proposed building and running new peaking power plants to help add to
the electric supply.
“If the state thinks it's the way to
go, we'll build it with the right regulatory arrangements,” said
CL&P Spokesman Mitch Gross. “In the meantime we remain committed to
working with state and local officials as well as community-based
groups, to find solutions to the energy challenges we face.”
If a legislative session were
called, Amann said, “everything (would be) on the table.”
Two task forces that include energy
experts from Yale University and the University of Connecticut are
looking for inventive ideas and alternative resources, he said.
“We need no matter what happens to
be as independent as we possibly can be as a state,” he said.
It is not just an
East Coast issue...FERC is everywhere!
eyes turbines at
By Paul Boring
Jul 15 2006
is one of seven sites the Snohomish County Public Utility District is
eyeing for potential tidal power projects.
The PUD is
seeking a permit through the Federal Energy Regulatory Commission
(FERC) to study Deception Pass as a possible tidal power site. FERC is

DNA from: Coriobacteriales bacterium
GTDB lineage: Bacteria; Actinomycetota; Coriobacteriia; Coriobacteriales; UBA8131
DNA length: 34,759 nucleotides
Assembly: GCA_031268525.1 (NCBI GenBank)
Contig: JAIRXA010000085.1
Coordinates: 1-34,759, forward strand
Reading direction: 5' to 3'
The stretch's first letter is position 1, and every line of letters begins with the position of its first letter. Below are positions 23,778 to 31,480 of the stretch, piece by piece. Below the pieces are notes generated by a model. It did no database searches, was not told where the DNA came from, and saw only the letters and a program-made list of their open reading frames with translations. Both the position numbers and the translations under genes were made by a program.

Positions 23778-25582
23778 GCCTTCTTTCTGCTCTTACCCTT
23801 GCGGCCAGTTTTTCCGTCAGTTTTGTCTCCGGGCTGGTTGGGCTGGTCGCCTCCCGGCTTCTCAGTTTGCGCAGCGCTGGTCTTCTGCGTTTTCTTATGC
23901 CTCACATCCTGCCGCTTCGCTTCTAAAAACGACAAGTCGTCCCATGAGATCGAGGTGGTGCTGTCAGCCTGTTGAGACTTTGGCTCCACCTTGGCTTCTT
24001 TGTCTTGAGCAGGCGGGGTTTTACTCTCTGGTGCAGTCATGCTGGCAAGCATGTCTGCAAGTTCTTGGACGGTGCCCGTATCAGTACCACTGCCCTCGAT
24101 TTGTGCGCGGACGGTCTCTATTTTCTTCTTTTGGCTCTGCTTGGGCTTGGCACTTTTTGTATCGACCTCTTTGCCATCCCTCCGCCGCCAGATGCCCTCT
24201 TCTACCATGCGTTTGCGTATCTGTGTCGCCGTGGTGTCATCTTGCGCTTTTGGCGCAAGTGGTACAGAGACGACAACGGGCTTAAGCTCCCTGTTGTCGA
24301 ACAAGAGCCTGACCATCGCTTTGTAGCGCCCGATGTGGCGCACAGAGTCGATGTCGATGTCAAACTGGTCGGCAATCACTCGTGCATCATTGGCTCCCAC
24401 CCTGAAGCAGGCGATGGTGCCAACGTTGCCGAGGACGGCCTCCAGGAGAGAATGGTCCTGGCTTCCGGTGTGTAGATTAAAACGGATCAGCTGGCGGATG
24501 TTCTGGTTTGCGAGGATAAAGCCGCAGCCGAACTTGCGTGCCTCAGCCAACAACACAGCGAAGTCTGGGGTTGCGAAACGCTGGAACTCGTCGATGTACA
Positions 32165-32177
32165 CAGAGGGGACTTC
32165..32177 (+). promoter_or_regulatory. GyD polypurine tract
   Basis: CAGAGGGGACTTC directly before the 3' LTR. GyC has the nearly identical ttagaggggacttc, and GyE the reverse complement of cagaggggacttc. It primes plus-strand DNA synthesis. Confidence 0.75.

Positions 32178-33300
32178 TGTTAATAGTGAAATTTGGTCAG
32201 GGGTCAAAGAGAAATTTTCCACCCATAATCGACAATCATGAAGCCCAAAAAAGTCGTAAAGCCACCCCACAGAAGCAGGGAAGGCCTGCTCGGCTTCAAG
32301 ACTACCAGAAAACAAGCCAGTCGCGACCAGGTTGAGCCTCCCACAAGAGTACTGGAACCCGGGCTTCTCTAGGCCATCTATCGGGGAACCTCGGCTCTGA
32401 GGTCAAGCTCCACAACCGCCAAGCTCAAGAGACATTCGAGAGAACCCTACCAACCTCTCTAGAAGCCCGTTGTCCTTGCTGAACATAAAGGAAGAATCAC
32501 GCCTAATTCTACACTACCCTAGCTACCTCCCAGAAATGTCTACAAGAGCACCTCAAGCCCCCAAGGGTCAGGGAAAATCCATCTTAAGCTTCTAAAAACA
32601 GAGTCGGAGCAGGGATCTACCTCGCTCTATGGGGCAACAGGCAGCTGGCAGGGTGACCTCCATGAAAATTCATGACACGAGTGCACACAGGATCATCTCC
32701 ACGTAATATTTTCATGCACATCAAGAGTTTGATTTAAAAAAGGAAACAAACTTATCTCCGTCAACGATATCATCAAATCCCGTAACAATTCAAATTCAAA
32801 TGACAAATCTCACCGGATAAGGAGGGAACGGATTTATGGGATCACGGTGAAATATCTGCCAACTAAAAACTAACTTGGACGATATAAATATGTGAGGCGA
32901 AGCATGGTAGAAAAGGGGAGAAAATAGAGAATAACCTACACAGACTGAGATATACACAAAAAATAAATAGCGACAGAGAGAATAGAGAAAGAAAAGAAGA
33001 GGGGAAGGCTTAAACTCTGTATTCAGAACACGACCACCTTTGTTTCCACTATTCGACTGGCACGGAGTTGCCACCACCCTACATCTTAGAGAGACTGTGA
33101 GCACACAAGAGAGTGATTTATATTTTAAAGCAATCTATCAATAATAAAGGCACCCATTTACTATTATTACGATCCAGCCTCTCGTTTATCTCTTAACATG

also reviewing applications from the PUD for studies at Speiden, San
Juan, and Guemes channels, Admiralty Inlet, and Agate and Rich
A company called
Washington Tidal Energy initially applied for a permit, prompting the
PUD to submit a competing application. Washington Tidal’s proposal was
unrealistic in scope, said Snohomish General Manager Steve Klein. The
company proposed installing up to 300 turbines in Deception pass, while
the PUD is proposing the installation of four.
approximately 60 feet in diameter would produce three megawatts of
power, which would provide enough to power 1,800 homes.
Like the other
proposed sites, the PUD chose Deception Pass for its heightened tidal
action. If the permit is granted, the utility district will be allowed
to study the project’s viability for three years.
that the project is not speculative. The PUD is owned by the public and
the general manager said they are sensitive to the needs and concerns
of the area. The intent is that generated power would be integrated
into the local electricity system.
“It would be
consumed by people in that area,” he said.